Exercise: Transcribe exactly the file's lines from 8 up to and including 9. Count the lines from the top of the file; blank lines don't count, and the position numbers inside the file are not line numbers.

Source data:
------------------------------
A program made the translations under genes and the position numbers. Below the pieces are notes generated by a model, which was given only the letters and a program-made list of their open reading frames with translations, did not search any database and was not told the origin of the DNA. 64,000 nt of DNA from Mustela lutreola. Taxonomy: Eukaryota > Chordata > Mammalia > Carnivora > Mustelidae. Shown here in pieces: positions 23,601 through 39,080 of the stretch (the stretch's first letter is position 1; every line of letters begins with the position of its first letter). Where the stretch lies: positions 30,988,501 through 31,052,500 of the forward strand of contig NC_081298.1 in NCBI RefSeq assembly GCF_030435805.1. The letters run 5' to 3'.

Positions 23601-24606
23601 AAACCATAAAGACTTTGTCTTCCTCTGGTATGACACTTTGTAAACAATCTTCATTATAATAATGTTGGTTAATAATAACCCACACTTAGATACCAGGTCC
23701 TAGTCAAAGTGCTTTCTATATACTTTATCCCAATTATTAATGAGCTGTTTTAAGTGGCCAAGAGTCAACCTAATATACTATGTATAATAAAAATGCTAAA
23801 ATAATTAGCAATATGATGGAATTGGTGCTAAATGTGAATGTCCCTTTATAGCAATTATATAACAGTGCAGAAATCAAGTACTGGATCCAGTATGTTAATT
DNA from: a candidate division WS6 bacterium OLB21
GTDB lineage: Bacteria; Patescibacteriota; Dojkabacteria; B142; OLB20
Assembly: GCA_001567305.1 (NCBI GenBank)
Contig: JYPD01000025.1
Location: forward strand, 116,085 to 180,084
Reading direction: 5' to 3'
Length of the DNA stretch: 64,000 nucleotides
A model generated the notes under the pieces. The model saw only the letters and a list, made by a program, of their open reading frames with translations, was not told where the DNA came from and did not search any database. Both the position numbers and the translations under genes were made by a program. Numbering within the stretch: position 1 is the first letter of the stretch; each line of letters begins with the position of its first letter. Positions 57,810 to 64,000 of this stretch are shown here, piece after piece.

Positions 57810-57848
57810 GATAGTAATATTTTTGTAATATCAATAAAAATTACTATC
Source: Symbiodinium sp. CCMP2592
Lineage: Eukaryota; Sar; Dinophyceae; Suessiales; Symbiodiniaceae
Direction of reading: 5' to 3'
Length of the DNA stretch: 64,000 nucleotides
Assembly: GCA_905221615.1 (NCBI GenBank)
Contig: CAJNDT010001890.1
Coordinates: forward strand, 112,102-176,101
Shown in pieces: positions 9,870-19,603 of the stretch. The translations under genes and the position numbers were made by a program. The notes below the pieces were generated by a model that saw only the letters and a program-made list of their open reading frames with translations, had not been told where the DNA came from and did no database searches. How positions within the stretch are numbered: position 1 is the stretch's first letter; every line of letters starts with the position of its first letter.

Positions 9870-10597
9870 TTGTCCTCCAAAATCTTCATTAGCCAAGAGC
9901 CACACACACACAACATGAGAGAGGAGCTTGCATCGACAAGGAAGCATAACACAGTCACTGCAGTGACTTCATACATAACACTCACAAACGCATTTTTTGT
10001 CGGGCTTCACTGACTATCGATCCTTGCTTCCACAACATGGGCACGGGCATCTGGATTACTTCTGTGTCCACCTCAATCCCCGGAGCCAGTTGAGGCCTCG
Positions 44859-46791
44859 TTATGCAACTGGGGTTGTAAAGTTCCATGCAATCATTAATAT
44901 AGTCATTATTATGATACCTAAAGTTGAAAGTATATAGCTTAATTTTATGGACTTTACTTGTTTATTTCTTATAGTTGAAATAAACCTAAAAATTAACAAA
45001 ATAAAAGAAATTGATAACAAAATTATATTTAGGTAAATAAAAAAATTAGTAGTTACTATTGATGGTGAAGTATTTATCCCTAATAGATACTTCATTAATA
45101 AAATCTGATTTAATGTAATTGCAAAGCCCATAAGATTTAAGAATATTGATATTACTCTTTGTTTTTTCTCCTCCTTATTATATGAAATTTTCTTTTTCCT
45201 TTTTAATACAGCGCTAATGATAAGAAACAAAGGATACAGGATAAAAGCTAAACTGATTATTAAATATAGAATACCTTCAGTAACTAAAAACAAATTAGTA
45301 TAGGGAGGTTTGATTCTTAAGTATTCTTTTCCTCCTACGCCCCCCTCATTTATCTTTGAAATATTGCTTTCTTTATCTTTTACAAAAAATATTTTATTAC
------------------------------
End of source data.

Assembly: GCA_001567305.1 (NCBI GenBank)
Contig: JYPD01000025.1